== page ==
Archived News Releases

News Release - Manitoba

May 30, 2012

Province Announces 11 Regional Health Authorities Officially Merged into Five New Regions

Province Continues to Deliver Better Value for Health-care Funding: Oswald

The province is moving forward with its commitment to reduce the number of regional health authorities (RHAs) as the existing 11 regions were today officially merged into five new RHAs, Health Minister Theresa Oswald announced today.

“Today, Manitoba officially has less than half the number of regional health authorities than we did yesterday and we will redirect those administrative savings into supporting the front-line health care families depend upon,” said Oswald.  “Streamlining administration by reducing the number of RHAs is one part of Manitoba’s Plan to Protect Universal Health Care, to ensure we have the health services families need as our population continues to increase and live longer.”

The boards of all 11 RHAs supported the merger plan, which has allowed it to move forward more quickly than originally anticipated, Oswald noted.  A regulation under the Regional Health Authorities Act took effect today formally merging the 11 existing RHAs into five:

  • Assiniboine, Brandon and Parkland RHAs have been merged into a new western RHA;
  • Burntwood and NOR-MAN RHAs have been merged into a new northern RHA;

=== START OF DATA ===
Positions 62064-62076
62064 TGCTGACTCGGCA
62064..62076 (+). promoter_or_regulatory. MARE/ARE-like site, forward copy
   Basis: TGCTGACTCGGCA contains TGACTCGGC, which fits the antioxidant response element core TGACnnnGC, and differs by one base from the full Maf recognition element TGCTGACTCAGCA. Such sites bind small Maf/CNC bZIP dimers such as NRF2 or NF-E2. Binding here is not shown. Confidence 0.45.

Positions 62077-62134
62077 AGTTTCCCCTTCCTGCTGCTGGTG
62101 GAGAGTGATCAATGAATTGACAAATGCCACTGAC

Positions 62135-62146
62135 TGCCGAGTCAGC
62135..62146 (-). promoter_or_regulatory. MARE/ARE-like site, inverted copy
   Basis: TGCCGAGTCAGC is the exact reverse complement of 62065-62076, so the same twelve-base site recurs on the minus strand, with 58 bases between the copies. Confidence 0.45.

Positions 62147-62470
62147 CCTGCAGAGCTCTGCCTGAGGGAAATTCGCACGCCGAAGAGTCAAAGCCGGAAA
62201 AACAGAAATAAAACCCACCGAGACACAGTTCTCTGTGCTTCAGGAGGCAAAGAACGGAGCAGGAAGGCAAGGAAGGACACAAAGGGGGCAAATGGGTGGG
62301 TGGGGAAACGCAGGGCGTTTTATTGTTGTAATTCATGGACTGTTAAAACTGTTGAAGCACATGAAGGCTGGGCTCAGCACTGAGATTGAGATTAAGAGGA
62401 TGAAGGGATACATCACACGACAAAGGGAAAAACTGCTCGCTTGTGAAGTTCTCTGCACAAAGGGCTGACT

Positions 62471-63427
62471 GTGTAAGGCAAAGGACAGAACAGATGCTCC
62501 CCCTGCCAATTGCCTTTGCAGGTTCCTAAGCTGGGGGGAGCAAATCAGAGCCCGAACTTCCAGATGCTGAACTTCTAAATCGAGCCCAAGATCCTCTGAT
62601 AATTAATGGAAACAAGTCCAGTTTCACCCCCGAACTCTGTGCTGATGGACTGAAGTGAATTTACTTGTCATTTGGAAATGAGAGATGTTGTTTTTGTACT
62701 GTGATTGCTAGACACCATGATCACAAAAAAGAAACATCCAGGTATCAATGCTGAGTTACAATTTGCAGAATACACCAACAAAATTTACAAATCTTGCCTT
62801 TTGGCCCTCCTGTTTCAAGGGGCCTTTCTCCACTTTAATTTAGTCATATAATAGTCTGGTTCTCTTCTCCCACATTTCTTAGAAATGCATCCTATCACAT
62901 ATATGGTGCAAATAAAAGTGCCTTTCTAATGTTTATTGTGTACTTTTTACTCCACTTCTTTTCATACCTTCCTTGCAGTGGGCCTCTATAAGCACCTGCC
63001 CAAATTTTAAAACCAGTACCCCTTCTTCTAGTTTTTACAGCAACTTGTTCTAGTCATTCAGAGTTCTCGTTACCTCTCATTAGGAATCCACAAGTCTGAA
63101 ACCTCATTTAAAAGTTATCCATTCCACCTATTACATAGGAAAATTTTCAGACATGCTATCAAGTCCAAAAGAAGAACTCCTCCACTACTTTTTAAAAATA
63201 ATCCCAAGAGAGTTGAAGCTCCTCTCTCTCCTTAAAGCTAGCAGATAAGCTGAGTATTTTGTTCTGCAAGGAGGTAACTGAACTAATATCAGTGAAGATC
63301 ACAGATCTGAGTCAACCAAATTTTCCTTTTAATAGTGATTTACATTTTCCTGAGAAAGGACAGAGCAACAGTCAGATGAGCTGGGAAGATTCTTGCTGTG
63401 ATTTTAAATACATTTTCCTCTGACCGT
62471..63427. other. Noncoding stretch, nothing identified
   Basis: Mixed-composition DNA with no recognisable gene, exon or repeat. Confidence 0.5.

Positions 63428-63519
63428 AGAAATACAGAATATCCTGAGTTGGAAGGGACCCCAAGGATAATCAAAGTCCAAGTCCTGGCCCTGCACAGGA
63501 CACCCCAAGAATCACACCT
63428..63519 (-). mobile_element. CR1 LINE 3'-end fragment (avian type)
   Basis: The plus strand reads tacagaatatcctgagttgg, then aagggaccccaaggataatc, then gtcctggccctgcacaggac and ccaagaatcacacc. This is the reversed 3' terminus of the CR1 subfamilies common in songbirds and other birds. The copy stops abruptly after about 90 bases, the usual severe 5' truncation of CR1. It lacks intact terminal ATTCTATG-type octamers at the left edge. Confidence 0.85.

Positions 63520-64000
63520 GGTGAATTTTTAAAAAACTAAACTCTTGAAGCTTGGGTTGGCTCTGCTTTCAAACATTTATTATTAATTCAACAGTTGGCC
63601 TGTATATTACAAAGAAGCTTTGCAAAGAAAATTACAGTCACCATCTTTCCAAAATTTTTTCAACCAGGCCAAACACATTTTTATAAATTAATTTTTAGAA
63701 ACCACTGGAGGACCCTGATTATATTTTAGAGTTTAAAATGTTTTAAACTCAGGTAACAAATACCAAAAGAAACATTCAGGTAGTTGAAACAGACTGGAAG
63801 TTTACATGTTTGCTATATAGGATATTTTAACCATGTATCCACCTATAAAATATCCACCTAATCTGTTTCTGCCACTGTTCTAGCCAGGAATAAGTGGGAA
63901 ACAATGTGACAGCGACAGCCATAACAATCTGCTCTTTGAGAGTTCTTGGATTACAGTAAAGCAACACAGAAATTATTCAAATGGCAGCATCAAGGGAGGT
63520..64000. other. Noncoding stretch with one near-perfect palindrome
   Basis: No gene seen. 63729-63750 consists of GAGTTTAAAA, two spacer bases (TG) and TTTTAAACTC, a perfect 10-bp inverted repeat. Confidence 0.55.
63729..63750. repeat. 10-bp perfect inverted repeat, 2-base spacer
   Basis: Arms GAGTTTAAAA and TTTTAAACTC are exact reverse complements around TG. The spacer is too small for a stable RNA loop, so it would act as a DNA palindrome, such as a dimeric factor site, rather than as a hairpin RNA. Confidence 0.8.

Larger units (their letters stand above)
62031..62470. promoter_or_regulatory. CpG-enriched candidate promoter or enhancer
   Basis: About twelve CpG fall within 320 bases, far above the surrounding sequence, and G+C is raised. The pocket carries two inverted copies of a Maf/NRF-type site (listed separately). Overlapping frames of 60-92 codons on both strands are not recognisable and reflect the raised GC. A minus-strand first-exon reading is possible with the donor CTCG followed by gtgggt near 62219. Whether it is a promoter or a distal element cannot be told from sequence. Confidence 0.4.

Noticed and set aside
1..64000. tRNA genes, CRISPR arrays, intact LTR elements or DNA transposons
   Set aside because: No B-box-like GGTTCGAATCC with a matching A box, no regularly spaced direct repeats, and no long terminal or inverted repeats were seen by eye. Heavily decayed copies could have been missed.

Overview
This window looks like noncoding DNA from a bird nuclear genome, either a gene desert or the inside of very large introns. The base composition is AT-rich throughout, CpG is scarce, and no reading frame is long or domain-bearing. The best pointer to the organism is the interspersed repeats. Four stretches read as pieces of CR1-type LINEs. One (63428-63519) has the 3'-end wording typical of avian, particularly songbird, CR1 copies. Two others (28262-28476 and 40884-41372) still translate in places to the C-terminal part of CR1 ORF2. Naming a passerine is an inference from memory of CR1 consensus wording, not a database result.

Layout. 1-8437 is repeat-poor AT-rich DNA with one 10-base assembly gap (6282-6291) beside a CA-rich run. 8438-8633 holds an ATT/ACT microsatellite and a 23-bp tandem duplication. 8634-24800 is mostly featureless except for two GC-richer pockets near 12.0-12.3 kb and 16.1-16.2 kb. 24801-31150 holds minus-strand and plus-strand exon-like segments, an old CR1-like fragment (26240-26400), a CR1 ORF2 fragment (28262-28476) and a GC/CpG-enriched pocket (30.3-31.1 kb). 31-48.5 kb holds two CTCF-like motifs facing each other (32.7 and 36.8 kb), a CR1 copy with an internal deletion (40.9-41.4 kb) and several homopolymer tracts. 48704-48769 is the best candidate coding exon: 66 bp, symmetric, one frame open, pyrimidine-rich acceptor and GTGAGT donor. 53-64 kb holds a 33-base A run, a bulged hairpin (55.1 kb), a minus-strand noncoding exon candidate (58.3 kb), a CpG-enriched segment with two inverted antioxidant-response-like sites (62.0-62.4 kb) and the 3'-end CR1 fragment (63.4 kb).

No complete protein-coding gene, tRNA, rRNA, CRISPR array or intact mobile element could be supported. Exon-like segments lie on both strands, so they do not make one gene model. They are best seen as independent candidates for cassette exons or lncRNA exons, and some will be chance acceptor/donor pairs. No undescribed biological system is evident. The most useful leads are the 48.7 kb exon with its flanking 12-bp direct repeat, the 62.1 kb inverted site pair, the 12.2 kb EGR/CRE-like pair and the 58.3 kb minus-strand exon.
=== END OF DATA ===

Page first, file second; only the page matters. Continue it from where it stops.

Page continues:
• Central and South Eastman RHAs have been merged into a new southern RHA;
  • Interlake and North Eastman RHAs have been merged into a new Interlake-eastern RHA; and
  • Winnipeg and Churchill RHAs have been merged and Churchill Health created as an operating division of the Winnipeg Regional Health Authority (WRHA), recognizing the unique role Churchill plays in delivering health care to the far north.

Oswald said temporary interim boards comprised of senior Manitoba Health officials have been appointed to oversee the establishment of the new merged RHAs including beginning to merge the corporate structures and appointing the new CEOs.  The existing WRHA board will serve as the interim board for the new combined Winnipeg-Churchill health region.  Permanent RHA boards and CEOs are expected to be in place by the end of June and will continue to focus on reducing the number of senior corporate positions, further streamlining of RHA administrative functions and finalizing names for the new RHAs. 

The minister added that other steps that would improve the functioning of RHAs are proposed in legislation currently being considered by the legislature including improved fiscal responsibility, tighter controls on executive compensation and strengthening RHAs’ responsiveness to local communities and patients.  If the legislation is passed this spring, public consultations are expected this fall on new RHA requirements to give local communities and families a stronger voice and partnership in local health issues, Oswald said.

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